(KRON) — During the pandemic, we saw a massive increase in pet adoptions, which means more demand for vet appointments. Now, the industry is overwhelmed and some say being able to do a simple FaceTime with a vet will help.
We know that virtual appointments with your doctor work, and the last three years is proof of that. But what about when your dog or cat needs medical attention?
The company Dutch has been matching pet owners with veterinarians virtually since 2021 and founder Joe Spector explained the benefits to us.
“There’s things like flea and tick that you can tell, there are things like a rash that you can start to get treatment for,” Spector explained.
It’s a process of diagnosing conditions over a video call and then prescribing treatment, but Spector says it’s not easy everywhere. California has had laws in place since the early 90s restricting telemedicine for pets.
“It’s so restrictive that a vet can’t even tell you what product to get on Amazon to buy,” Spector said. “That’s how restrictive it is, they can only kind of give you general advice.”
Spector says virtual appointments don’t work for every pet and that more serious situations, such as spay and neuter or cancer, require in-person appointments.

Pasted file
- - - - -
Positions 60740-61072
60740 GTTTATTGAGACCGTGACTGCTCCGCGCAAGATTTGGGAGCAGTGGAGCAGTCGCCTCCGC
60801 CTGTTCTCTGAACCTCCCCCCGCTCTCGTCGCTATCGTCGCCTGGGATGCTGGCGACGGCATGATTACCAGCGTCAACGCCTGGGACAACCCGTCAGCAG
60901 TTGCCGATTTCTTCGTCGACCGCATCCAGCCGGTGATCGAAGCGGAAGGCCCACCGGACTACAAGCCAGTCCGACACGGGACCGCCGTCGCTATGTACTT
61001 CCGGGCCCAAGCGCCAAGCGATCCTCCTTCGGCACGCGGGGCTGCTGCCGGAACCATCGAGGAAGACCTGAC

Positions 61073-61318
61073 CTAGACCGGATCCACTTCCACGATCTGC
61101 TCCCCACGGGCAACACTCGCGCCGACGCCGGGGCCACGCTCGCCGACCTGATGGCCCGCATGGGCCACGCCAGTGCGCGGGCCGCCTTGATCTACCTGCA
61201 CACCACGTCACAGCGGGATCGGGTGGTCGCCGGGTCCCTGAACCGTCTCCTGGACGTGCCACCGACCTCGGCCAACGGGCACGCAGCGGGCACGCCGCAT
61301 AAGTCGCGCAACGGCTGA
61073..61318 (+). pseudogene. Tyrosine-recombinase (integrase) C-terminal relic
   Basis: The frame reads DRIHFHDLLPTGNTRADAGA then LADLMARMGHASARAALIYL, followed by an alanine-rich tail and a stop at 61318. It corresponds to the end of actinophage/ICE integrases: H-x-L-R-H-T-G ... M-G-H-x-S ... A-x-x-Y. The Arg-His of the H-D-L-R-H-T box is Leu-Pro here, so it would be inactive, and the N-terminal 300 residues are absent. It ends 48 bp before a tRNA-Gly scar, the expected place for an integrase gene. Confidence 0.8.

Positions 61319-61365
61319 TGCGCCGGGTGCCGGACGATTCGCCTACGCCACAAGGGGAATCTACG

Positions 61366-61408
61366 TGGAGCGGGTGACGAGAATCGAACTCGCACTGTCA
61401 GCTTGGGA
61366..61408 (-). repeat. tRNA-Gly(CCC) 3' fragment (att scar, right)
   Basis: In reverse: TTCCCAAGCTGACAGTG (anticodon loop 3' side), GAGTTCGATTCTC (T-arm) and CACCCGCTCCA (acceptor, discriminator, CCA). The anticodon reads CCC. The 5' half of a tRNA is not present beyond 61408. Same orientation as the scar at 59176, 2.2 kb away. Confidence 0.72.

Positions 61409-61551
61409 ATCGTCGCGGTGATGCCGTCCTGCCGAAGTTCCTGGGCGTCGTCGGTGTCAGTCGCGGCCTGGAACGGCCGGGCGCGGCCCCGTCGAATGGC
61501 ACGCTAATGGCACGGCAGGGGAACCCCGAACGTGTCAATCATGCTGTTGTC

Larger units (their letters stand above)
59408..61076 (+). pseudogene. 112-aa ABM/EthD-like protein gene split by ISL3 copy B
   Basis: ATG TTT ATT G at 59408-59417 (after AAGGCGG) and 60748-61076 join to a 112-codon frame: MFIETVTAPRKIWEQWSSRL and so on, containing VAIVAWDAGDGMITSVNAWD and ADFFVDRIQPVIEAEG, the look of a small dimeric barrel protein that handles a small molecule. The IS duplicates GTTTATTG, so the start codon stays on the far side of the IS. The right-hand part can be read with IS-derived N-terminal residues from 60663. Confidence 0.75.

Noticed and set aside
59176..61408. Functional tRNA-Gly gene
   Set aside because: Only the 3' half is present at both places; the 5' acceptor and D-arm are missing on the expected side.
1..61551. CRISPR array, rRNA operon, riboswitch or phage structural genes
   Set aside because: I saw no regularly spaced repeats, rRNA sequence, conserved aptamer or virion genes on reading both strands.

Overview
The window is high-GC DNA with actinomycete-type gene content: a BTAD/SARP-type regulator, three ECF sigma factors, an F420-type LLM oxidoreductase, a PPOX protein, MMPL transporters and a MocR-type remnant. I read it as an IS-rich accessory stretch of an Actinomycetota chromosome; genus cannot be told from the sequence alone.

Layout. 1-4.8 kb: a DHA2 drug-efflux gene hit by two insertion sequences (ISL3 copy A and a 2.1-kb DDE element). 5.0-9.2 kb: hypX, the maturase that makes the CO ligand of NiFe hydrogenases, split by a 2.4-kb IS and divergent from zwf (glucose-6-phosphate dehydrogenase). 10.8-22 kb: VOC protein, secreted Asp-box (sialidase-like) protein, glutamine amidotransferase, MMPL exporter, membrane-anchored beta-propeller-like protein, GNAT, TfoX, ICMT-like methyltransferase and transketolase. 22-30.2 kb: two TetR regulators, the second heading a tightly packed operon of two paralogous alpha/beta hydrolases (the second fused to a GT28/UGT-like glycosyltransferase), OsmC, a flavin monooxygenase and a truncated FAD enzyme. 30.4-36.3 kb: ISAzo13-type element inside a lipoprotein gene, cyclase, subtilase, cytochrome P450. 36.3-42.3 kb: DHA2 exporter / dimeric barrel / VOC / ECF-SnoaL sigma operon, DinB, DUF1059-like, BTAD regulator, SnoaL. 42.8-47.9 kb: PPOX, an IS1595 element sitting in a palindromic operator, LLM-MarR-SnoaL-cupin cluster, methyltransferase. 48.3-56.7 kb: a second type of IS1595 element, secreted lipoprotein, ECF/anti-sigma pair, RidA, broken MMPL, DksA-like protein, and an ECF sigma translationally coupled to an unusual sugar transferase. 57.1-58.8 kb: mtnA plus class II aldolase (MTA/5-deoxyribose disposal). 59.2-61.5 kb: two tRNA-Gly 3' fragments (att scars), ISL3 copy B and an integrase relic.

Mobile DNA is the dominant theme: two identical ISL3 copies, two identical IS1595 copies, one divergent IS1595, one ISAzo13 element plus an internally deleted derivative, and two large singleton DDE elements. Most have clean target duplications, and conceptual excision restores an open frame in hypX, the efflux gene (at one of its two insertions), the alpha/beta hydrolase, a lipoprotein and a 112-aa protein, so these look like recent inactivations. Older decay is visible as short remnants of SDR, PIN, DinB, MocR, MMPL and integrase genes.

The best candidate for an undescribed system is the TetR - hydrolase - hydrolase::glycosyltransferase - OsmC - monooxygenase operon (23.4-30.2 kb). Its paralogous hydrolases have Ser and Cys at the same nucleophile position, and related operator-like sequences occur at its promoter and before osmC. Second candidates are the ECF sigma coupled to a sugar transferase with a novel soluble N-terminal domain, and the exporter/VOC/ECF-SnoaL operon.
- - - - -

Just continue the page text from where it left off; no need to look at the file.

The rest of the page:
One person who is aware of the veterinarian shortage is San Francisco SPCA CEO Dr. Jennifer Scarlett. She also says that telemedicine is part of the solution.
“In the long term we need more veterinarians, in the short term we need tools such as telemedicine, the suffering and the lack of care that’s happening right now,” said Scarlett.
The California Veterinary Medical Board is the government agency that calls the shots, and the SF SPCA has filed a federal lawsuit against the board with the hopes to expand access to virtual care.
KRON On is streaming live news now
“Under the first amendment that veterinarians have the right to give professional speech and clients have the right to receive it,” Scarlett explained.
The lawsuit was filed two years ago, and Dr. Scarlett says the problem is too serious to wait. That’s why she’s also supporting a bill recently introduced in the California legislature to ease restrictions and possibly entice licensed veterinarians who have left the field to start working virtually.
“Maybe they have family pressures, maybe they have physical pressures where they just want to practice virtually, so it’s a wonderful way to engage more veterinarians and keep them into practice,” Scarlett said.
To give an idea of just how stressful working conditions are for veterinarians right now, the CDC says that one out of six vets have considered suicide. Another big reason why Dr. Scarlett and Spector both say telemedicine is needed.